Sen. Mike Lee (R-Utah) stood shoulder to shoulder with Sen. Ted Cruz (R-Tex.) as one of the architects of the government shutdown effort. But that doesn’t mean he need always be tied at the hip to the angriest and most demagogic figure on the right. As he has before in speeches on a family friendly tax code and the importance of civil society, he can be a constructive voice and maybe help the right move on from the shutdown debacle.  Now some will say any effort to do so would simply be a reaction to falling poll numbers. So what? If disapproval by voters isn’t reason to change one’s tune, I don’t know what is.

U.S. Sen. Mike Lee (R-Utah) leave the Senate floor before the vote to end the shutdown and raise the debt ceiling. (Jonathan Ernst/Reuters)
U.S. Sen. Mike Lee (R-Utah) leave the Senate floor before the vote to end the shutdown and raise the debt ceiling. (Jonathan Ernst/Reuters)

At any rate — especially since I’ve be tough on Lee when I thought he deserved it — I am compelled to applaud, albeit with a few reservations, what appears to be a new, more constructive effort. He rolled it out in a speech today at, of all places, the Heritage Foundation.

It is the closest he has come to a critique of the right wing and of the shutdown itself, calling on his party to “step back” and assess where they are headed. He reminded conservatives that the Reagan revolution first of all was successful; clearly theirs has not been. And he told the audience, the Reagan era was built on a rich intellectual tradition of economic, legal and foreign policy thinkers. He bluntly said, standing in Heritage, that the right hasn’t done this since and is still stuck in the Reagan era. The party, he said, doesn’t have a message that seems relevant “at all” to much of the country.

He then went on to describe a multi-pronged agenda, including reforms to encourage upward mobility for the poor; expanded child tax credits, flexible work-time for parents, higher education reform and an aggressive attack on cronyism. Pointing to multiple conservative health-care reform plans, he encouraged Republicans to put forth a variety of proposals instead of a single alternative to Obamacare. He also included an infrastructure plan in which states control the money under the guise of decreasing traffic and work-time commutes.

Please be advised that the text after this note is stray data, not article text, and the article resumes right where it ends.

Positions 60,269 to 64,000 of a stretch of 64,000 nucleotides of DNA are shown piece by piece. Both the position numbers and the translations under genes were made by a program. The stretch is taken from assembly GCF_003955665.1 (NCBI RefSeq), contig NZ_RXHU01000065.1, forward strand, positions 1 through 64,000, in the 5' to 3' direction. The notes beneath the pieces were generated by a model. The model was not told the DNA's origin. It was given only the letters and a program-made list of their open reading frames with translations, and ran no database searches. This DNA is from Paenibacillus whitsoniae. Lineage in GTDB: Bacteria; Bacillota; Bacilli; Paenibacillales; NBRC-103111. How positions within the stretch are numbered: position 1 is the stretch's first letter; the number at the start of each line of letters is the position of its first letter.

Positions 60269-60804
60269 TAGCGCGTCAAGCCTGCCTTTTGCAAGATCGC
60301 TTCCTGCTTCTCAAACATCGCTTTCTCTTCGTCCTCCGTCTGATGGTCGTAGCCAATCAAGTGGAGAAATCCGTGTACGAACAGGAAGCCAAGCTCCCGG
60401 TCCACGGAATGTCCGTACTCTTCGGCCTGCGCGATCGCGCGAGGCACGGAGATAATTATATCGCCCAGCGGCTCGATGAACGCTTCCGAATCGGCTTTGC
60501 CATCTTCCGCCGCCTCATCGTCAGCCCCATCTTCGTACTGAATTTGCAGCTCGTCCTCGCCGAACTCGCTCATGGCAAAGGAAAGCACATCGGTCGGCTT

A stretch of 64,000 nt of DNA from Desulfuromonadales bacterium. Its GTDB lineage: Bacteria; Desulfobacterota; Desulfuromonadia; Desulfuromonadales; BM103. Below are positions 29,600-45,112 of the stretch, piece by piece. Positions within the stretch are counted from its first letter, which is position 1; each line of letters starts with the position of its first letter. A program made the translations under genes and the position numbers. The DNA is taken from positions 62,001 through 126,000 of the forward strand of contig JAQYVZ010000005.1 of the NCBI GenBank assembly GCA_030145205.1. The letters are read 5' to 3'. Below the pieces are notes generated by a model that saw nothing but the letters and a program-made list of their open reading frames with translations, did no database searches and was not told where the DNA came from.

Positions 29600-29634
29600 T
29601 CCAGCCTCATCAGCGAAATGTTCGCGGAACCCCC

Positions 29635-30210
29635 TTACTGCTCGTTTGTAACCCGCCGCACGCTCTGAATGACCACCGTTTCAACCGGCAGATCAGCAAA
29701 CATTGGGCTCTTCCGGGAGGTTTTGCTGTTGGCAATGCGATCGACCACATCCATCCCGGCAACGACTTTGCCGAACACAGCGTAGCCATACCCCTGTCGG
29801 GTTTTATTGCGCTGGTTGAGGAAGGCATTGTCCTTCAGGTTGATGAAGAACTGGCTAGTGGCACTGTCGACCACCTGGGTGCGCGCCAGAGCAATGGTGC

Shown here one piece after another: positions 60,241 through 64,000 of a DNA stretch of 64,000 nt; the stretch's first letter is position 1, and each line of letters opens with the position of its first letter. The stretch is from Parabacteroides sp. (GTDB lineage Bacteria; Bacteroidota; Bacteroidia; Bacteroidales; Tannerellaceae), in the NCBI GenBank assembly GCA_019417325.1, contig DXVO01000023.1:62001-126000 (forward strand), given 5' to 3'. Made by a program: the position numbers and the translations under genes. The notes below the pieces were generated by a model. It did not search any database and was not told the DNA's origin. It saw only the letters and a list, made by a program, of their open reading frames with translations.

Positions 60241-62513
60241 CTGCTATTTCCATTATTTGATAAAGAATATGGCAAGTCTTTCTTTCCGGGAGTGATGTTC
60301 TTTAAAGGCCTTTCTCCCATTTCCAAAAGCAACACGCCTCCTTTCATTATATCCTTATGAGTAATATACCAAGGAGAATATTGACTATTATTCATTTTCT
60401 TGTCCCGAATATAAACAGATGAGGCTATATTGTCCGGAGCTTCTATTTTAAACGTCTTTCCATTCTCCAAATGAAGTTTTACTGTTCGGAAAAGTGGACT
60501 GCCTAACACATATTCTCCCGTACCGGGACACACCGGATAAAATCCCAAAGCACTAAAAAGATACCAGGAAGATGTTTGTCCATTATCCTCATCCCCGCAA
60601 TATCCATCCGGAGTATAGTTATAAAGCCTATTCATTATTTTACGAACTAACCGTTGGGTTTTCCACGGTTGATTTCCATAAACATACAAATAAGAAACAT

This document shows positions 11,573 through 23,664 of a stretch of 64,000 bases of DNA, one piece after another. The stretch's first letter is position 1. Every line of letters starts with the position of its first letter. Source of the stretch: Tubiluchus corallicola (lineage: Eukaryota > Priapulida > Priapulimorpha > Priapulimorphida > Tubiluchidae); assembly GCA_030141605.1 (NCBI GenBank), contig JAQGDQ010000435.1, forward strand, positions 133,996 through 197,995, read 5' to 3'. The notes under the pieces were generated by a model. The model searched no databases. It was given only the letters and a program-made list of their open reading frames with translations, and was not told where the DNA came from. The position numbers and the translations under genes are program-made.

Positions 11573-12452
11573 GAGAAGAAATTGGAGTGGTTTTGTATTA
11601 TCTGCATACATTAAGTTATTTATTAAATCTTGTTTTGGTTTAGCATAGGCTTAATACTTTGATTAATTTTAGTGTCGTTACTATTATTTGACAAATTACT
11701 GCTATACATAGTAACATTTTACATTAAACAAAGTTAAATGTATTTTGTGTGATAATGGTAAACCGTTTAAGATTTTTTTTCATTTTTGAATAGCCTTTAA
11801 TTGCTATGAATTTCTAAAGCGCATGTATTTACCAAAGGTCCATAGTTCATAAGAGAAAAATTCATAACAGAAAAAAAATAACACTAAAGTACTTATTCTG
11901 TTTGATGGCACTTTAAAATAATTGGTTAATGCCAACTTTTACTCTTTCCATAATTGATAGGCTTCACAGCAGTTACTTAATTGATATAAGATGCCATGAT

He ended with a stern admonition to fellow conservatives. “Outrage, resentment and intolerance are gargoyles of the left. For us, optimism is not just a message — it’s a principle.” And he warned that “successful political movements are about identifying converts, not heretics.”

Well, there is a lot there to unpack. To begin with it is noteworthy what is not in there — controversial social issues and immigration. As to the same-sex marriage issue, he offered a smart admonition that “there is another marriage debate — one concerning fatherless children, economic inequality and broken communities” that deserves as much public attention as the “other” marriage issue. Frankly, choosing fewer topics and ones that don’t cut across divisions in the GOP is probably smart politics these days, although I would hope on immigration there can be some empathetic treatment of at least those brought here illegally as children.

Second, he not so subtly is parting company with Jim DeMint and Cruz and their brand of search-and-destroy politics. He is declaring independence from those for whom contempt for governance has replaced the desire for good governance. The very act of proposing tangible policy initiatives invites discussion, collaboration and compromise. He now will have to show he can work constructively with other lawmakers and is willing to take 1/2 a loaf to further his policy objectives.

Third, there is not a lot there for job creation aside from a brief mention of corporate tax and regulatory reform. What, for example, about opening new international markets and domestic energy development? He said nothing about our national security infrastructure and defense manufacturing sectors. As a result, much of Lee’s agenda sounds like he is figuring out how to cope with a static economy rather than how to grow it.

And finally, he ignored debt and entitlement reform, which again, impact long-term growth and financial stability. These items certainly deserve mention, only to emphasize that the explosion in entitlement programs is shifting wealth from young to old and from poorer Americans to richer ones. And if he is going to propose more infrastructure spending (even if administered by the states) he should identify where the money will come from.

That said, there is much more positive than negative in Lee’s remarks, and others should join in the debate.  Lee’s decision to distance himself in tone and purpose from his shutdown squad comrades is an encouraging sign, one that others should emulate so as to deprive the destructive forces on the right of oxygen and attention.

The challenge for Lee will be whether he defends equally creative Republicans caught in the cross-hairs of DeMint, Cruz and their ilk and whether he refrains from future political stunts and non-reality-based voting. He has until now had the luxury of voting no on just about every bargain in Congress, leaving more responsible figures (whose votes he bitterly decries) to take the hard votes. He won’t be able to keep that up and simultaneously claim grown-up status with a serious, affirmative agenda. Lee, like most of us, deserves a second chance — and this is it. Let’s see what he makes of it.

Jennifer Rubin writes the Right Turn blog for The Post, offering reported opinion from a conservative perspective.